The real cost of that 401(k) loan

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The real cost of that 401(k) loan
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Borrowing against your 401(k)

It might be tempting to borrow against your 401(k), but have you ever thought of the real cost of that loan?

Some 1 in 5 Americans treat their retirement account like a savings account to draw on at will. Certain 401(k) plans even offer a debit card option for you to borrow against your future. Not a good idea!

I’ve told you in the past about the heavy taxes you have to pay on your money when you tap into it before retirement. But the big cost here is an opportunity one. If the money’s not there, it has no chance to grow and multiply over the years.

New numbers from a research branch of Fidelity Investments illustrate the dangers of dipping into your 401(k). The upshot is that borrowing from your 401(k) once may be a forgivable sin…but doing it even once often opens the gateway to future retirement-plan borrowing. And if you become a serial borrower, it’s disaster for your retirement. 

Some people just accept they won’t be able to ever retire. That’s a choice and there’s nothing wrong with it. But most people want to be able to retire at some point and have leisure time. Borrowing against your retirement plan is a sure way to sabotage your future.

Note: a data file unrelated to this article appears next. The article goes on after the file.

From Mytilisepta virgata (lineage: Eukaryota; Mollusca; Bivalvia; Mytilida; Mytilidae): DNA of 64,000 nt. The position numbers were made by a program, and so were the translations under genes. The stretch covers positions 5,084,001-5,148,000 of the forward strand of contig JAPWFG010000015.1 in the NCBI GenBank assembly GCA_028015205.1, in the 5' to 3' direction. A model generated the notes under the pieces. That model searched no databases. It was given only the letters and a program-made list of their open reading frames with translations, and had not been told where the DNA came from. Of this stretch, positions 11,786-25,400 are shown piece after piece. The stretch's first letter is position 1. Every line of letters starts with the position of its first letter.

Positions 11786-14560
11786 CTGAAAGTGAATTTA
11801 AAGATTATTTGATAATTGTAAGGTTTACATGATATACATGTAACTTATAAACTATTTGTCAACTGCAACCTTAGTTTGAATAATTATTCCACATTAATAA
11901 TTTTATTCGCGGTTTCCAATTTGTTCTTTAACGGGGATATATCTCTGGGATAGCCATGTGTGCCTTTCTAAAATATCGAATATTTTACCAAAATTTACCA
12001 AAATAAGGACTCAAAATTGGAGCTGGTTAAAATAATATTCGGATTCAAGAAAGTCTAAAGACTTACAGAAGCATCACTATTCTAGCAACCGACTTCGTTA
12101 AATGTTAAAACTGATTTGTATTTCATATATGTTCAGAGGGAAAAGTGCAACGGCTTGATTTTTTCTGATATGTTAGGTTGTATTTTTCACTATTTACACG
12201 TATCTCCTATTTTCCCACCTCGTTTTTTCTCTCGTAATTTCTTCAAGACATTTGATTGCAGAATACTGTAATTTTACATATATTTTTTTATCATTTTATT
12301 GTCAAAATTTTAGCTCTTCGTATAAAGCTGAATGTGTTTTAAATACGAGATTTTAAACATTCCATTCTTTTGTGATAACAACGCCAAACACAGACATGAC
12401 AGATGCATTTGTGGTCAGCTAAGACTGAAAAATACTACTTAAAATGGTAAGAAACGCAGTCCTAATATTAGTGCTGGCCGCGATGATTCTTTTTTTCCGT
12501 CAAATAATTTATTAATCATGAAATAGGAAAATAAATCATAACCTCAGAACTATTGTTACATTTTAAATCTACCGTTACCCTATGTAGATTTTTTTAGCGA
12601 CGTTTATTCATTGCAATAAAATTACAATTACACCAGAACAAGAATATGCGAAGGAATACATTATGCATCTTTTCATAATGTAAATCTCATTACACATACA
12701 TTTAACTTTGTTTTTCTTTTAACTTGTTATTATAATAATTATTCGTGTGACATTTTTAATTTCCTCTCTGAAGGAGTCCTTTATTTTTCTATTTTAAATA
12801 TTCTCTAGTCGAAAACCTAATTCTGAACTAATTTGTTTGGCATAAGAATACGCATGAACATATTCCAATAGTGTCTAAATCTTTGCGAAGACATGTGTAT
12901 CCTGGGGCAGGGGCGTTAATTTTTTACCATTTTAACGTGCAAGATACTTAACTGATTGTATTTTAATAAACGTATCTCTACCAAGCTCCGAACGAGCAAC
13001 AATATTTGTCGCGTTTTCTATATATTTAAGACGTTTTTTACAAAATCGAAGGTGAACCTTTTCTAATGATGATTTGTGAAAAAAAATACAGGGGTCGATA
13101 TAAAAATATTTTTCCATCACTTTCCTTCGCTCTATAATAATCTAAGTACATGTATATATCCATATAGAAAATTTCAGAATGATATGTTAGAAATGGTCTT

I love the Chilean approach to saving for retirement. The citizens of that country have personal mandatory accounts where 10% of their money is automatically taken each pay period and placed into a retirement account.

Remember, Social Security is really just an IOU from the government — one that is unlikely to pan out for those in their 30s. Speaking of younger folks, when you change jobs, don’t cash out your 401(k) and spend it. Roll it over to your new employer’s plan!

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Clark Howard About the author:
Clark Howard is a consumer expert whose goal is to help you keep more of the money you make. His national radio show and website show you ways to put more money in your pocket, with advice you can trust. More about Clark
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